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Simply Jesus: A New Vision of Who He Was, What He Did, and Why He Matters
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Simply Jesus: A New Vision of Who He Was, What He Did, and Why He Matters

4.2 of 5 stars 4.20  ·  rating details  ·  1,300 ratings  ·  191 reviews
We have grown used to the battles over Jesus—whether he was human or divine, whether he could do miracles or just inspire them, whether he even existed. Much of the church defends tradition, while critics take shots at the institution and its beliefs. But what if these debates have masked the real story of Jesus? What if even Jesus’s defenders have been so blinded by their ...more
ebook, 256 pages
Published October 25th 2011 by HarperOne (first published 2011)
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This book should be titled: "Jesus: It's Complicated"

As could be expected, in this book Wright attempts to open up his dense and nuanced arguments from Jesus and the Victory of God for the non-academic audience.

Trouble is, he has already boiled down those arguments in The Challenge of Jesus. Basically the conclusions in this present work are the same as those he's already put forward several times before (so I can't see why the subtitle mentions a "new vision" etc.), but Wright has a brilliant m
Paul Mullen
If you could rate a book by how much underlining you do, this one would be among the highest rated in my collection. Wright takes a position on key debatables (e.g. "when did Jesus realize what his role was in history?") But he goes farther than this, tying together key themes that cross the boundaries of covenant, history, struggle, and place. His key theme is that there is not so much of a difference in the place of Heaven and Earth, and that the reign of God on earth has already started. The ...more
Jesus introduced himself and identified himself as a king. Today we greatly marginalize the significance of this through a spiritualized gospel that focuses on personal morality for entrance into an other-worldly after-life, upon which the author drily comments, "will not do."

Wright elaborates at length upon the Jewish messianic expectations and teachings from the OT, the strife and political culture in the Roman world, and upon God's intervention within and beyond these two, all culminating in
Tim Hatfield
Relistening to this started today 3.6.2013

Taking more in the second go round. I already know the basics of the tour so I think I'm able to pay attention to the scenery a bit better so far.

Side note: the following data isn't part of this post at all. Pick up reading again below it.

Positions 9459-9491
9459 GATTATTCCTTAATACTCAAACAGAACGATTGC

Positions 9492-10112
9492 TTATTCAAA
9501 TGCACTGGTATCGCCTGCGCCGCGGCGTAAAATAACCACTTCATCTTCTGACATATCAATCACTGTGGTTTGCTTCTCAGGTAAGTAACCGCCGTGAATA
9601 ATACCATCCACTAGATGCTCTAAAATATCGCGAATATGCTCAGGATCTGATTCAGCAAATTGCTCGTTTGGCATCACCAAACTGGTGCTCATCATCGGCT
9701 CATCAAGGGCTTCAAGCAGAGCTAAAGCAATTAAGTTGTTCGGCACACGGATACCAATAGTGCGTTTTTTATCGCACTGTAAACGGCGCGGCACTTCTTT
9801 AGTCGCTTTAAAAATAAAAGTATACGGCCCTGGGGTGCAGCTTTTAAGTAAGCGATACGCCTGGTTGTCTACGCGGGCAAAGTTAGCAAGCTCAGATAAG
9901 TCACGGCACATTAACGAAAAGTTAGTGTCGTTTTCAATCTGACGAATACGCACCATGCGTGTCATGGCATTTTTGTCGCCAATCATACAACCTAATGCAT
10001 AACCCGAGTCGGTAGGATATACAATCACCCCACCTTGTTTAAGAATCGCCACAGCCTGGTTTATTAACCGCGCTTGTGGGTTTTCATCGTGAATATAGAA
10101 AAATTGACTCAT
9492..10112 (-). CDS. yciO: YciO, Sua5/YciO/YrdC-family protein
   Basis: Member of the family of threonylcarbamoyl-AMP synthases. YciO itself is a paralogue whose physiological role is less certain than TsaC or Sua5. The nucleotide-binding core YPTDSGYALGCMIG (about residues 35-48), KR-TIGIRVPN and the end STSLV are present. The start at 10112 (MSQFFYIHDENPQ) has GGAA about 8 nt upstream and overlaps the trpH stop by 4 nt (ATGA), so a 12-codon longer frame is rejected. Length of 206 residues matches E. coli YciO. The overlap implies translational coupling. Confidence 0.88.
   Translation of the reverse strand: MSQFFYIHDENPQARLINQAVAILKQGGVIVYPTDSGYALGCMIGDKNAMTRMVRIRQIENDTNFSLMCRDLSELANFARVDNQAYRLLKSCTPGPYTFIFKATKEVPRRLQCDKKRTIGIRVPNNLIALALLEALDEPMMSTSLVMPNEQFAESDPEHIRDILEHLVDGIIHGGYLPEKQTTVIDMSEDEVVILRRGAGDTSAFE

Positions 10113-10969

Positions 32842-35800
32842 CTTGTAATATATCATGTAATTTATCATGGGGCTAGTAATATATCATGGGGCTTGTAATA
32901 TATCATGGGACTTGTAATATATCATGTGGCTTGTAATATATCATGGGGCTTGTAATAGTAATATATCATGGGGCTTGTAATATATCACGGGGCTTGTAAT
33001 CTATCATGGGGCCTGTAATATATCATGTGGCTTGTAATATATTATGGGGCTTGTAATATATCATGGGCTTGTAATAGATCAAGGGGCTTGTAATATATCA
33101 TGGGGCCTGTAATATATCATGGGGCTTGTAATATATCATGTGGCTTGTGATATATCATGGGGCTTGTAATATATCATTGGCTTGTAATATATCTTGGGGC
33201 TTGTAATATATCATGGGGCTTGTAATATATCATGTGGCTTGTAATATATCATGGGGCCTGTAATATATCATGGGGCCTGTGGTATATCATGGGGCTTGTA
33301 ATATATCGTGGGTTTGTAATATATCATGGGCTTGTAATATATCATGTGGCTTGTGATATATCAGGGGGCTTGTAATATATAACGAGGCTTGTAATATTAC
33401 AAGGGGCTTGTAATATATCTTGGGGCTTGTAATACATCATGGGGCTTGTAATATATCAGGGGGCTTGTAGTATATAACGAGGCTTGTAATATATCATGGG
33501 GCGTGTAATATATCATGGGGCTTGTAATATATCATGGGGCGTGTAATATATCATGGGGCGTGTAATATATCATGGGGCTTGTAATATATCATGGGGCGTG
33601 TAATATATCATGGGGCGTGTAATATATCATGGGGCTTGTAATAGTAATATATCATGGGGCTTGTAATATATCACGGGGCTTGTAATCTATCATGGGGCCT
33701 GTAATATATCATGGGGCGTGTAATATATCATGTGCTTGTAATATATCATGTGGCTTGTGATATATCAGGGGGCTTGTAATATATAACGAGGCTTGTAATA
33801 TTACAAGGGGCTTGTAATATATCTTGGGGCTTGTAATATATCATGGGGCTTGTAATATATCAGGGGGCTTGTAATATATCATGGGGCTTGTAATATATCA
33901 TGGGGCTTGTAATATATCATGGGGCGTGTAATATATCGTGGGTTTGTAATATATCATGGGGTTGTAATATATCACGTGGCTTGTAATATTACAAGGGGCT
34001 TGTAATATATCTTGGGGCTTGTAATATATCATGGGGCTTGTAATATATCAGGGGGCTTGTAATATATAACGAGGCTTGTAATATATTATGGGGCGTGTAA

I love Wrights exegesis and his writing style in this book. Wright is very repetitive but you won't miss his points.

Jesus is the new Moses, the new Joshua, the mobile temple of God, the new meeting place (ladder) between heaven and earth. He is leading THE exodus from THE Egypt which will conquer Satan and al
Adam Smith
(From my blog -

One thing I can certainly say about N.T. Wright is that he is consistent. So far, across the four books I have read by him, he challenges the conventional notions that Christians have accumulated over the years about Jesus. Wright indeed gives a new vision of who Jesus really was, what he did, and why he matters.

Conservatives need not fear, Wright is not pushing some liberal agenda. He is trying to help us take a historical and theological
Sten Anderson
It pains me to give a "two stars" to a Wright book, but given Goodread's guidelines, "It was OK" is my honest reaction.

I generally enjoy Wright's books quite a bit and feel that he has a very honest, likely accurate interpretation of how the people at the time were receiving the events around them.

I think I felt, perhaps cheated, this time around, for lack of a better word…or maybe just disappointed. The book touches on the "New Atheists" as a competing voice in the conversation, a coming storm,
Dean Summers
This has become my new #1 favorite book! Though I’d give it a different title. I’d call it Who Does Jesus Think He Is? A Straightforward Reading of the Gospels in their Historical, Literary, and Cultural Context.

That’s just one of many reasons why N.T. Wright sells more books than I. His editors are much better at coming up with good titles.

That said, the subtitle they chose, A New Vision of Who He Was, What He Did, and Why He Matters, could be a little misleading. It certainly is if you under